Not all technology is perfect. In fact none of it is. Here are a few facts about the Intoxilyzer 8000.
The Seven Secrets of the Intoxilyzer
- The Intoxilyzer 8000 is the official breath test instrument of the State of Florida. The police will tell you that it is "tried and true." However, in the computer age, "tried and true" translates into "obsolete." The Intoxilyzer 8000 is based upon the Zilog Z-80 microprocessor. This same chip was the brains of the TandyTRS-80, which was the hit of the home computer industry.....in 1977!
- When the Intoxilyzer is calibrated, if the temperature of the testing solution is off by as little as one-fifth of one degree (.20), the calibration is not considered accurate. Human body temperatures may vary as much as three full degrees-- depending on health, physical activity or even the hour of the day! If you have a slight fever and your body temperature is elevated by only 1 degree Centigrade (1.8 degrees Fahrenheit), your apparent blood alcohol will be artificially inflated by approximately seven percent. (Isn't it interesting how these errors always work against you and never for you?)
- The underlying physical principle of the Intoxilyzer is known as "Henry's Law," which states that the concentration of a volatile chemical in vapor above a solution is proportional to the concentration of the chemical in the solution. This is true in the laboratory, but in humans, the proportions can vary by as much as 50%. This means that the Intoxilyzer can overstate your blood alcohol by as much as 50%! As Drs. Stefan Rose and Kenneth Furton have written, "Henry's Law does not apply in the lungs. In order for Henry's Law to apply, three conditions must be met. One, the solution must be in a closed system, like a sealed bottle. The lungs are open, not closed. Two, the solution must be kept at a known, constant temperature. The lung temperature is never known, and the temperature is always changing. And three, the pressure must be kept constant. The lungs are always changing pressure, decreasing pressure to inhale and increasing pressure to exhale. Without all three conditions present, it is not possible for equilibrium to occur, and Henry's Law does not apply."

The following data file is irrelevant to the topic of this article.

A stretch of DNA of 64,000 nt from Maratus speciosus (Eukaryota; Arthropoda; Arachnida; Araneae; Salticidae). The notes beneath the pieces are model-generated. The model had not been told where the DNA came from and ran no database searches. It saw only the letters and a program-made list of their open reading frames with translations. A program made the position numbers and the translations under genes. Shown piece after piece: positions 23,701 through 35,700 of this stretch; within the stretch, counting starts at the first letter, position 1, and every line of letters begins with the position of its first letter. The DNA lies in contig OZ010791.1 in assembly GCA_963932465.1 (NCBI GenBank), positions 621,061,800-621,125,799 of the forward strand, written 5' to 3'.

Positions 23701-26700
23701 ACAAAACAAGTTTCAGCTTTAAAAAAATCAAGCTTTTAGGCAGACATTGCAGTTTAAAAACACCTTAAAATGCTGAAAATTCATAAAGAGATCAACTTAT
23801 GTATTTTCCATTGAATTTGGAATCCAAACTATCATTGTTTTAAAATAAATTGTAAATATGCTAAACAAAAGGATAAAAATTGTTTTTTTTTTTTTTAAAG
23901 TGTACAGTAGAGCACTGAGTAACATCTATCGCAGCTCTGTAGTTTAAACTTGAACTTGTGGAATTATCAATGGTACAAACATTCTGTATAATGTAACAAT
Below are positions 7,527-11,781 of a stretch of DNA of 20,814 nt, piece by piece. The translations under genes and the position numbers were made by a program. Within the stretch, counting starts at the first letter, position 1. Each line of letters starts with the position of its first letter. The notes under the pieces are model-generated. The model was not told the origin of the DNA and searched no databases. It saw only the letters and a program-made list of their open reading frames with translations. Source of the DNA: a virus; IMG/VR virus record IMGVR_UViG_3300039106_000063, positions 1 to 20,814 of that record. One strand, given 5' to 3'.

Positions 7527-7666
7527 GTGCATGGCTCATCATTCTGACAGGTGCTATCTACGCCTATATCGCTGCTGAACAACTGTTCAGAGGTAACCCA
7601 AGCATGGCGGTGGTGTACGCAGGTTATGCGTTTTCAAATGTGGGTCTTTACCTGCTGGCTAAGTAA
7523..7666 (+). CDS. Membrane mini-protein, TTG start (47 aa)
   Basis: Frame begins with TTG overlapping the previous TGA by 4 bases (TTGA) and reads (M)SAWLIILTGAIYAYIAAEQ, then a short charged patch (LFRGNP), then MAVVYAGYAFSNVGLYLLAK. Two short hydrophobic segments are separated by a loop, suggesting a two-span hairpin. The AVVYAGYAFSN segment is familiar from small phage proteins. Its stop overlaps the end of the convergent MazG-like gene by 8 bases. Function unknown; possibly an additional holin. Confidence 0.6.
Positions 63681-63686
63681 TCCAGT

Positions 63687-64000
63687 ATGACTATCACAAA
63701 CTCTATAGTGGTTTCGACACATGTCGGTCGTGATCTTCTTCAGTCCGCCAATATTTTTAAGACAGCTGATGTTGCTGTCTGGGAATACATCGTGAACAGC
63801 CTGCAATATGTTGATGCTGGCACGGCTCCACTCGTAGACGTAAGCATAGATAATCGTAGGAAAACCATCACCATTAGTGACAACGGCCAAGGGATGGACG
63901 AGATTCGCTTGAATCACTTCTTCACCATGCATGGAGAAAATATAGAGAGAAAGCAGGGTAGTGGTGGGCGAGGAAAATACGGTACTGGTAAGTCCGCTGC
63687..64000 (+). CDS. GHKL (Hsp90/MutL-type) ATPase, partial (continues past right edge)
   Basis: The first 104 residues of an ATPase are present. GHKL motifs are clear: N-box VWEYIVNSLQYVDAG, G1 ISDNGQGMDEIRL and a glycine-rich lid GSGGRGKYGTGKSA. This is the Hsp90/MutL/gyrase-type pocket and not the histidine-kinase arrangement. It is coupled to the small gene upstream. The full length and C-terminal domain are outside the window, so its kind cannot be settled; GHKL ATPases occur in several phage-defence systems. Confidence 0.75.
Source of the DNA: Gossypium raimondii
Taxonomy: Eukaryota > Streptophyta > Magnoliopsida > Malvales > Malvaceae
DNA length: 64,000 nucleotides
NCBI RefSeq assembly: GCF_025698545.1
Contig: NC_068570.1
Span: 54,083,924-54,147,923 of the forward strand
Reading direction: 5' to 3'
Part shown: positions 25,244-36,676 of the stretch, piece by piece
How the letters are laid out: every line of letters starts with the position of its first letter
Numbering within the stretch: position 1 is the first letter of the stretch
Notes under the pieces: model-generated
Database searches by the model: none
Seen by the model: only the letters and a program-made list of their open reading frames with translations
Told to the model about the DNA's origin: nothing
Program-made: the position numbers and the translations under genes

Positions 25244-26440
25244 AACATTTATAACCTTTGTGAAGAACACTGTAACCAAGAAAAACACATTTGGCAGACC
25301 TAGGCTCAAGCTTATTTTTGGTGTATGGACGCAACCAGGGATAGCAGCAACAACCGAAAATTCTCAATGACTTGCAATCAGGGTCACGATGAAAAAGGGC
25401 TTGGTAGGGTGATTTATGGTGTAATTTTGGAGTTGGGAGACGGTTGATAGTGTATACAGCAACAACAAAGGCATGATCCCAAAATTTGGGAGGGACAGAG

- The Intoxilyzer 8000 operates on a principle known as the "Lambert-Beer Law," which states that the amount of infrared light absorbed by your breath is proportional to the amount of alcohol in the sample. Think of it like the way in which fog will block your car's headlights on a damp night. In short, the more alcohol there is, the less infrared light that gets through the chamber to the detector. However, there are other compounds, called "interferents," which can also block the infrared. And the Intoxilyzer cannot reliably tell them all apart!!
- Three or four deep breaths before blowing into the Intoxilyzer will cool your lungs and fill them with fresh air. This sort of hyperventilation may lower your breath alcohol by as much as 55%, without violating the protocols of the test. For more information, see our article on the 3/2 Rule.
- The protocol for the Intoxilyzer 8000 in Florida requires only that you blow 1.1 liters of breath. The average adult has a "vital capacity" (the amount he or she can forcibly exhale in one breath) of between three and four liters. The police will urge you to keep blowing your entire breath into the machine. However, such a long breath will artificially increase the apparent amount of alcohol in your breath by skewing the sample toward your "deep lung air," where the alcohol is more highly concentrated. If you only blow half of your breath, you will give an adequate sample, which will be up to 30% less than the sample that the police want you to give.
- The Intoxilyzer 8000 measures how much breath you provide by something called a 'pressure transducer.' Instead of directly measuring the volume of your breath by a pressure switch, like the old Intoxilyzer 5000 did, the 8000 indirectly measures breath. Not only is it needlessly complicated, it simply doesn't work! The flow sensor systems in Florida's Intoxilyzer 8000's are so unreliable that FDLE ordered that police STOP KEEPING RECORDS of the system in monthly checks. In 2011, a system-wide check showed that 40% of the machines in Florida couldn't accurately measure breath volume! And on a machine whose pressure transducer was not properly calibrated, the machine was three to five times more likely to deliver an alcohol reading over .25. Sad.